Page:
Aspen Princess: Entitled behavior at the expense of women
“Hey, sweetie, want anything? I’m just about to order a sandwich,” Bill said casually, as if nothing had happened.
I stood in the doorway, seething. He obviously didn’t remember anything.
It was 1989 and I was a freshman at the University of Denver, standing on the threshold of the dorm room that was inhabited by “Bill and Bill,” two totally nondescript frat boys from I don’t even remember where. It was the morning after, and I decided the only way for me to deal with the situation was to confront it head-on and not be scared. After all, these guys were supposed to be my friends.
I knew they’d been wasted the night before, in the midst of their fraternity’s rush. When I’d mentioned I wasn’t feeling well and planned to stay in that night, they’d offered to let me hang out in their room and watch a movie while they were out. Bill and Bill had it all — a big TV, VCR, Nintendo, a microwave and a stocked mini-fridge. We lived directly above them in the same dorm.
They really were nice guys. But as soon as they burst into the room, loud and stumbling around, knocking things over, I knew they had been drinking heavily and likely doing cocaine, the drug of choice among the children of wealthy kids who went to DU. They had that absent look in their eyes. One of the Bills decided it would be funny to throw me on the bed and pretend he was having sex with me in front of the group of guys who had followed them into the room. He didn’t remove any of my clothes, but it was enough to scare me. I began to struggle, and then fight, pulling his hair and hitting him in the side of the head as hard as I could, but he was totally unfazed and easily pinned me down, his knees on my elbows, panting heavily.
“Let her go, man,” someone said. “Dude, it’s not cool.”
As soon as he backed off, I ran out of the room, terrified. In my rage, I grabbed his bike from the hallway, took it outside, and threw it into a bush, only to retrieve it and return it a few minutes later. I was afraid it might actually get stolen and then I’d be the one who was in trouble. Maybe I was overreacting. Bill was my friend. He was just joking around. But why hadn’t he let me go when I panicked?
I told my roommate and she told me I was overreacting.
“Bill and Bill would never do anything to hurt you,” she said. “They’re like our brothers.”
Here’s the thing: we have all known a Bill, er, I mean a Brett Kavanaugh.
He’s that guy, that spoiled little rich kid who gets everything he wants, does whatever he wants and never gets in trouble. He parties every weekend, and sometimes after school, but still manages to play football and get good grades. He drives a new car he didn’t pay for. He doesn’t have to work, spending summers lounging around at the country club during the day and partying at night. He has his parent’s credit card, no curfew and grew up with a nanny who cooked his food and did his laundry but didn’t have any power over him. He comes from an old-money culture where functional alcoholism is a thing, so long as you make it to the Ivy League, which so many of them do.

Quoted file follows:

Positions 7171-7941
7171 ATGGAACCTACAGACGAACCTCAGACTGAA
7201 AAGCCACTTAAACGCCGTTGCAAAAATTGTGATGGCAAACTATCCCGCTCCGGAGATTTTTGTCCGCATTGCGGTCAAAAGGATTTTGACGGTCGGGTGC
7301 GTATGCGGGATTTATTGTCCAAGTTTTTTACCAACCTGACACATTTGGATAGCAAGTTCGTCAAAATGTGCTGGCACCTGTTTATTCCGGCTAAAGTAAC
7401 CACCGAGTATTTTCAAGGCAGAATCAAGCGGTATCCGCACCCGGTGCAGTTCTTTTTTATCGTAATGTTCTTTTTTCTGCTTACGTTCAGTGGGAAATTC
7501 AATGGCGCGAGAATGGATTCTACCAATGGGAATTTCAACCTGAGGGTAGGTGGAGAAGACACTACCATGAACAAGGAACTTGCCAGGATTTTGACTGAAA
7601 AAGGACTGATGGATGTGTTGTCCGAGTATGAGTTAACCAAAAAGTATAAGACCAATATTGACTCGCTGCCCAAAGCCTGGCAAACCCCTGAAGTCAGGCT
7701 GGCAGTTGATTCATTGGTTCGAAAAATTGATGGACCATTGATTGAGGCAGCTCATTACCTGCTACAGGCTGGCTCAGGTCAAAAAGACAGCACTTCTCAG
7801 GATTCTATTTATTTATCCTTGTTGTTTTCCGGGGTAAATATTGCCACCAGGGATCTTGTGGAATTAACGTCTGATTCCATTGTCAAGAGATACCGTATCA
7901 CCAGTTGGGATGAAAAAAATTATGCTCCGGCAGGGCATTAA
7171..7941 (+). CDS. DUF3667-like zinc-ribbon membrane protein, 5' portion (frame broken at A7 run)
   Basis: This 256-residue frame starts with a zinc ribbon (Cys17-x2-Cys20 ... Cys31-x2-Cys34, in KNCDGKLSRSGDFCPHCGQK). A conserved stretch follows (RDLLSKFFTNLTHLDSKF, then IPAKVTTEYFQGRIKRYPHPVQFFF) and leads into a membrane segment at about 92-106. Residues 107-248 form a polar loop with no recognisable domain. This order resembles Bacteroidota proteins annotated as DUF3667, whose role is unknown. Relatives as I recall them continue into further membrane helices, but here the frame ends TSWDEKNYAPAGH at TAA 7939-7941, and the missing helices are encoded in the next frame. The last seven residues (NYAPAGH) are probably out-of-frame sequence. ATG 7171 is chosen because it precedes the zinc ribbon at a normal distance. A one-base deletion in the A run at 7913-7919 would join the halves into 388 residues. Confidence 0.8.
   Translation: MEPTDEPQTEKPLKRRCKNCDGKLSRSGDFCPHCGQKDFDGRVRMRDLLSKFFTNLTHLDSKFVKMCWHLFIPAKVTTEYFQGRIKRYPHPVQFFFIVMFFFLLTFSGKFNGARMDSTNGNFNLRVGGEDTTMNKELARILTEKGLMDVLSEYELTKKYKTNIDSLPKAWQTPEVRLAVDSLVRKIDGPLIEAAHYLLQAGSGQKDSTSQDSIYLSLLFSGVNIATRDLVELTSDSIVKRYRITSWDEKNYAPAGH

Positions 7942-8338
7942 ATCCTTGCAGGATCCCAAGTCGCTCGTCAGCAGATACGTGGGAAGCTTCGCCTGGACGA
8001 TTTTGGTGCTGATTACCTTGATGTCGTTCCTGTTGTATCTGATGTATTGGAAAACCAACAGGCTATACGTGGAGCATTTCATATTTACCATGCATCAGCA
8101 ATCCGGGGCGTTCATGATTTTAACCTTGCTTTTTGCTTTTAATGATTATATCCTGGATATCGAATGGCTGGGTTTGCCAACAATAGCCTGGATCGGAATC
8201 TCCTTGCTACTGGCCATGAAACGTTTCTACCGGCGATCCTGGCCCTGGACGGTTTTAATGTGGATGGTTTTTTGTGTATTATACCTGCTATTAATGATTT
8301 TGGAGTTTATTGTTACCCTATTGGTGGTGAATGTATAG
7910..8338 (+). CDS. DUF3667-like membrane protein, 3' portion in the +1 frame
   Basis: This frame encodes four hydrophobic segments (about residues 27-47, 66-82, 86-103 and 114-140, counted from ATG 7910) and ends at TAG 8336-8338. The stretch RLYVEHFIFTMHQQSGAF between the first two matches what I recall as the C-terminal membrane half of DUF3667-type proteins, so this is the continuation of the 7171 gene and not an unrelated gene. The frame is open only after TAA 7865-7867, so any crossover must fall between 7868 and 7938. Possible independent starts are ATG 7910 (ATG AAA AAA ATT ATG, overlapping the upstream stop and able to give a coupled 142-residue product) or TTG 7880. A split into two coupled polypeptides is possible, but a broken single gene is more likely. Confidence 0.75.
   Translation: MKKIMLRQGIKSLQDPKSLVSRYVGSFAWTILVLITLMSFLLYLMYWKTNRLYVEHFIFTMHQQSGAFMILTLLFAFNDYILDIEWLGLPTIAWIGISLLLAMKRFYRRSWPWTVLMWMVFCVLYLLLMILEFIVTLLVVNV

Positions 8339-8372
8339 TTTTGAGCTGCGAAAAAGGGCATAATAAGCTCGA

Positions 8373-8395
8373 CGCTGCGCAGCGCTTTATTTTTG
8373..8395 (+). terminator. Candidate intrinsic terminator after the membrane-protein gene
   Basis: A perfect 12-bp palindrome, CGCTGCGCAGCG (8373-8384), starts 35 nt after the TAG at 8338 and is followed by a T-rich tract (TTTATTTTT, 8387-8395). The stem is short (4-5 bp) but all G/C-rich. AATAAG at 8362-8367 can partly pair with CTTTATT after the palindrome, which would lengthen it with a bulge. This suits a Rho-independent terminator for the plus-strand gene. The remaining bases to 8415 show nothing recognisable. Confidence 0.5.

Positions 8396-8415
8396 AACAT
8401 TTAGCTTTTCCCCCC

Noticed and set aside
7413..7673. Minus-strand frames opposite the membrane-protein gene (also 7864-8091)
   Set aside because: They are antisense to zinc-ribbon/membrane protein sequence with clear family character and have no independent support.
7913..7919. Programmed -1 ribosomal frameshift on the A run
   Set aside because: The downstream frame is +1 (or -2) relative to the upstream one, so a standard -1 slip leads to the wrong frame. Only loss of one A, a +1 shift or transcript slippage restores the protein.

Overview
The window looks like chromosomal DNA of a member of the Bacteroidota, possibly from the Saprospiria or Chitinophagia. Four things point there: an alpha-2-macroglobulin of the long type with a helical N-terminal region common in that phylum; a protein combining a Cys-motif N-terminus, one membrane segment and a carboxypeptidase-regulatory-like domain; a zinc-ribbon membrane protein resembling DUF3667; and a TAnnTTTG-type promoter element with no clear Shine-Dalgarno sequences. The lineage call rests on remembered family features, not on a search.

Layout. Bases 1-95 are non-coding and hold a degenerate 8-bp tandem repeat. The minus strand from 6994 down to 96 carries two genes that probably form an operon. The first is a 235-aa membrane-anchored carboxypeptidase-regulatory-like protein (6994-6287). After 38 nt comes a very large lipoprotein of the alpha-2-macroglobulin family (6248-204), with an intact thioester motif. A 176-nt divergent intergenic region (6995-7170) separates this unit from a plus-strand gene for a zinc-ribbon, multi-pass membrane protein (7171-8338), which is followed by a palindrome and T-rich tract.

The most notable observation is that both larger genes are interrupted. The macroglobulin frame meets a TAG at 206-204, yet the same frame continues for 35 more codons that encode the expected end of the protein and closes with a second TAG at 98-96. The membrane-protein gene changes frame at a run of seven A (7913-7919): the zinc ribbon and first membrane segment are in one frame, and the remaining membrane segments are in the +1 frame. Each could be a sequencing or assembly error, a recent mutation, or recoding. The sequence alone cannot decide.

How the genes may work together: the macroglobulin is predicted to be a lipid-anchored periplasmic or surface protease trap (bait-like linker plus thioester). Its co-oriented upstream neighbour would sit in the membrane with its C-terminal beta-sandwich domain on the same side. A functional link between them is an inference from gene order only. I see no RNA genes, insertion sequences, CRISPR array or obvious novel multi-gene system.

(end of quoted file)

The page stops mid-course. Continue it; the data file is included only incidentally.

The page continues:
I don’t consider myself a victim of sexual assault, but being a woman is enough to have had more than a few unpleasant experiences. I believe every woman has been sexually assaulted in her lifetime, it’s just a matter of degree. It’s easier to submit and wait for it to be over. There’s not much more to tell.
Many victims of sexual assault suffer from trauma for years after they are attacked, and this whole Brett Kavanaugh debacle has been horrifying for them. I can’t imagine what they are going through.
As for me, I’ve just been agitated all week, my mind full of Brett Kavanaugh’s furrowed brow and pinched, doughy pink face.
I thought for sure if the reckless display of anger didn’t do him in, then the clear statement of partisan bias might, never mind allegations of assault. I thought for sure that in this modern day and age, accusations of sexual assault would be a humanitarian issue and not a partisan or political one. After all, this wasn’t even a trial, but a job interview. I can’t imagine any situation anywhere where a candidate wouldn’t be eliminated with even the slightest trace of scandal or mistrust (not to mention alleged criminal behavior), especially when there was a long list of other qualified candidates.
I thought for sure any woman, conservative, pro-Trump, Christian, whatever, would empathize with the victim and not blame her. Haven’t they all known this guy at some point in their lives? Haven’t we all?
It turns out I was wrong.
I discovered this via various Facebook post threads where conservative friends of friends chimed in with their take on the situation. In a nutshell, that Ford isn’t credible and that this is an orchestrated scheme by Democrats.
I know when to disengage from social media and this is probably one of those times, if only I weren’t so busy gloating about all the beautiful fall hikes we’ve been taking. Still, I can’t help but look at my son and wonder what I can do to make sure he has respect for women and human beings in general, that he is kind and compassionate and thoughtful.
Speaking of my 2-year-old son, Kavanaugh’s antics were all too familiar. Not only because he reminded me of boys I knew when I was young, but because he was acting exactly like my toddler.
The Princess is seriously thinking about moving out of the country one day. Email your love to firstname.lastname@example.org.
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